Christina Manice, MD, has taken on one of the most pressing public health threats of our time: anti-microbial resistance, and specifically, the development of antibiotic-resistant “superbugs.” The World Health Organization, the U.S. Centers for Disease Control and Prevention (CDC), and the United Nations have each recognized this as a global health priority. By CDC estimates, nearly three million antibiotic-resistant infections occur in the U.S. annually, resulting in about 35,000 deaths caused by resistant organisms.
Manice, a clinical fellow in infectious diseases at Boston Children’s Hospital and trainee (2021-2023) with our Clinical and Translational (C/T) Research Academy, is taking aim at the problem with a three-tiered, mixed-methods approach. Her research project combines qualitative focus groups with a national survey to determine how pediatric specialty centers track and manage antimicrobial use. Lastly, she’s employing big-data mining to compare patterns of antimicrobial use and health outcomes at those centers. The ultimate aim of her research is to inform best practices in preventing antimicrobial resistance in pediatric populations.
What gap does your research program seek to fill?
As an infectious disease physician, I consider antimicrobial resistance to be one of the biggest public health threats. I believe incentivizing health systems to promote effective antimicrobial stewardship is an important part of the solution.
“As an infectious disease physician, I consider antimicrobial resistance to be one of the biggest public health threats.”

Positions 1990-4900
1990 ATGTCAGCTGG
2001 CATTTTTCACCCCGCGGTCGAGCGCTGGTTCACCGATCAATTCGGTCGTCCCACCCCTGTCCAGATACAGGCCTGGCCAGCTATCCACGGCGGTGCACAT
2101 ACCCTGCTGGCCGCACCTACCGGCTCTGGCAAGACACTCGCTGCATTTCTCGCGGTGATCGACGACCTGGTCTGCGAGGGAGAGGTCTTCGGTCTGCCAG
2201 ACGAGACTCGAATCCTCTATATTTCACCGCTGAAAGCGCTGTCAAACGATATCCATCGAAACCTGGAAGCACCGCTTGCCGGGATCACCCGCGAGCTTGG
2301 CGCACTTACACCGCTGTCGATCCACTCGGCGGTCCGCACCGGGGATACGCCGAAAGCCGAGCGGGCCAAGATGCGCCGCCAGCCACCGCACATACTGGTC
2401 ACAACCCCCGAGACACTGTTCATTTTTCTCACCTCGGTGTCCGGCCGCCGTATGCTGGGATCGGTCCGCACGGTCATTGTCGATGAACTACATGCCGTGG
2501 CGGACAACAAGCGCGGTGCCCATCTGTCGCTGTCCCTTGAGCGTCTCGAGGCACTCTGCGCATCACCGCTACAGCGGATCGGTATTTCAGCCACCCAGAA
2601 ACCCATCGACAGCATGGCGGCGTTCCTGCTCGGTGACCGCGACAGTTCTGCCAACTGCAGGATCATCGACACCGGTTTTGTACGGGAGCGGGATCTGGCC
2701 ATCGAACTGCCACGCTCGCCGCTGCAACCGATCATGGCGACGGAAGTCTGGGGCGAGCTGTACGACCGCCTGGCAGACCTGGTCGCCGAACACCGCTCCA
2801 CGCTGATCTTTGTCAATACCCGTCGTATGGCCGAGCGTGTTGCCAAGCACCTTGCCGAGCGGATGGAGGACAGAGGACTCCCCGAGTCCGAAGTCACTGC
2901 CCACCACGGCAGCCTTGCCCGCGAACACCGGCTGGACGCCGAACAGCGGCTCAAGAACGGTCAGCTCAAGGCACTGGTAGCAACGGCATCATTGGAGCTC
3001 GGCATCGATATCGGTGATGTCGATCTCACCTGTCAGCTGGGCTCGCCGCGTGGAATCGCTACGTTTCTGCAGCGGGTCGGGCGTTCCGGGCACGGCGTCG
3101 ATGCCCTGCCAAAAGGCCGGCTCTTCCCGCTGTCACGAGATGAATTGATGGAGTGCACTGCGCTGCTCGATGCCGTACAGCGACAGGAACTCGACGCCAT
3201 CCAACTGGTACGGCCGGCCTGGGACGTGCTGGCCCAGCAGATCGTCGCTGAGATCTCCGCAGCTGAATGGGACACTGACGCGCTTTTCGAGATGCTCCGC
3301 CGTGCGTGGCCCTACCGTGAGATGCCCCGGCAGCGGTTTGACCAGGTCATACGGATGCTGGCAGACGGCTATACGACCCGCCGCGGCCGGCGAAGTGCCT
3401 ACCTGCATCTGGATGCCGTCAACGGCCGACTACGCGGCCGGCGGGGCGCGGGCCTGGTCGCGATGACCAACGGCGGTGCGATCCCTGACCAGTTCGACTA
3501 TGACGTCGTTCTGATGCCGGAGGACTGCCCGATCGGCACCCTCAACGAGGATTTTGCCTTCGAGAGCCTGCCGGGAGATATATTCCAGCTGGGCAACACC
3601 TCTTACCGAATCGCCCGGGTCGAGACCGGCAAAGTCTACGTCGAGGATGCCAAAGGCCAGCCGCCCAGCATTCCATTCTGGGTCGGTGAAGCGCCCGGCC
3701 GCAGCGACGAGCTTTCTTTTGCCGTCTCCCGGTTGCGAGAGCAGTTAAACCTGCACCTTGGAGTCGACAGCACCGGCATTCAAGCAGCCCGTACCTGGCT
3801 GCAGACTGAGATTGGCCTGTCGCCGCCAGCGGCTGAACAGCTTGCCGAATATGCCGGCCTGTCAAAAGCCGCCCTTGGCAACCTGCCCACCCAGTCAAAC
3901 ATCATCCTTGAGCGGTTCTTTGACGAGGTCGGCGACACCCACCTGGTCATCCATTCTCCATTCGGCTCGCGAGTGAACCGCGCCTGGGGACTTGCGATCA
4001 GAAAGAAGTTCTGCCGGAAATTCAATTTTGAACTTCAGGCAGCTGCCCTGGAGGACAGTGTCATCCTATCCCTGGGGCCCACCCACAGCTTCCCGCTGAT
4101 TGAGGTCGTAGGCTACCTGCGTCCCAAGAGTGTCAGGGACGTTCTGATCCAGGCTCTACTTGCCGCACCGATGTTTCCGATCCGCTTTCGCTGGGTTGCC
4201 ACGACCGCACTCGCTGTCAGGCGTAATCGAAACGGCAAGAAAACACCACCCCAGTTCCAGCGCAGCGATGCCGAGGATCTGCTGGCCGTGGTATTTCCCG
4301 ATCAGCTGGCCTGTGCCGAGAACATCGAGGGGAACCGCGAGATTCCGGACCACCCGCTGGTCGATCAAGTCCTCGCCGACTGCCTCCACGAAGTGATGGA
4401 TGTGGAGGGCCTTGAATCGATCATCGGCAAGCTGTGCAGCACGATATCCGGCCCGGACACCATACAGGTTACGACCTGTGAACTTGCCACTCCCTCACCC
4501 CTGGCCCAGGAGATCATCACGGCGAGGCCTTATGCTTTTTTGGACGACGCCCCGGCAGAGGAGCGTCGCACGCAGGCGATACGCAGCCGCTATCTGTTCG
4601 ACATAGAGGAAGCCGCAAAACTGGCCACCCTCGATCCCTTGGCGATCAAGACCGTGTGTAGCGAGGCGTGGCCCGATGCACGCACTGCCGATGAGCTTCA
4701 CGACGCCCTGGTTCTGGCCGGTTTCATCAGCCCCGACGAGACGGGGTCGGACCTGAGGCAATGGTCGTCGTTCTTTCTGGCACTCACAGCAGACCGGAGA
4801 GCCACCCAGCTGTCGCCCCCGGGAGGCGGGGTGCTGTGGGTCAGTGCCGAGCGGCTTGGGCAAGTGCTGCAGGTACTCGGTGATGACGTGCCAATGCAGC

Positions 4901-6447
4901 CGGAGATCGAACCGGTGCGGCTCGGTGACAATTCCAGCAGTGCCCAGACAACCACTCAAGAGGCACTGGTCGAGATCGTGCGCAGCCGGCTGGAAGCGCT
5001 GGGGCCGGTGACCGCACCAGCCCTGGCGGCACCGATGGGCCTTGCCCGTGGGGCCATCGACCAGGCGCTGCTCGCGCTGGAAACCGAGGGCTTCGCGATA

My focus is in pediatrics. Essentially, pediatric stewardship programs function to improve appropriate antimicrobial use. By doing so, they improve patient outcomes and reduce healthcare expenditures, at both the hospital level and across the global healthcare system.
In the U.S., hospitals have devised various strategies to achieve their goals for the use of antimicrobials. In a pre-authorization or restricted model, a clinician can’t prescribe certain antimicrobials unless an infectious diseases expert verifies in advance that it’s appropriate. Other hospitals do something called audit and feedback, where they look at all the antibiotic orders after the fact and give providers feedback on the drug choice and its appropriate use. Hybrids of these two approaches also exist.
For me, the gap is that there’s never been a rigorous analysis of which of these approaches is better in achieving the outcomes desired. My aim for the C/T Research Academy project is to characterize the differences in implementation strategies across U.S. pediatric centers and elucidate the drivers of these differences. Ultimately, I hope to understand the association between different stewardship strategies and antimicrobial outcomes.
With antimicrobial resistance being such a recognized problem, why haven’t researchers examined what’s working to address it and what’s not?
We have looked at what’s working and what’s not, and we know that stewardship programs do effectively improve appropriate antibiotic use. They improve mortality rates and they reduce hospital expenditures. But we haven’t looked at a more detailed view of how different hospitals are actually enacting stewardship and whether that has an impact on outcomes.
My project is three-tiered. The first part, which I’ve focused on during C/T Research Academy for the past two years, is qualitative research. We conducted five different focus groups with medical practitioners (pharmacy experts and medical directors) at pediatric antimicrobial stewardship programs. We wanted to understand the facilitators and barriers to enacting stewardship, which parts of their jobs were satisfying or not, and how those are all interconnected. It has been really fascinating and fun.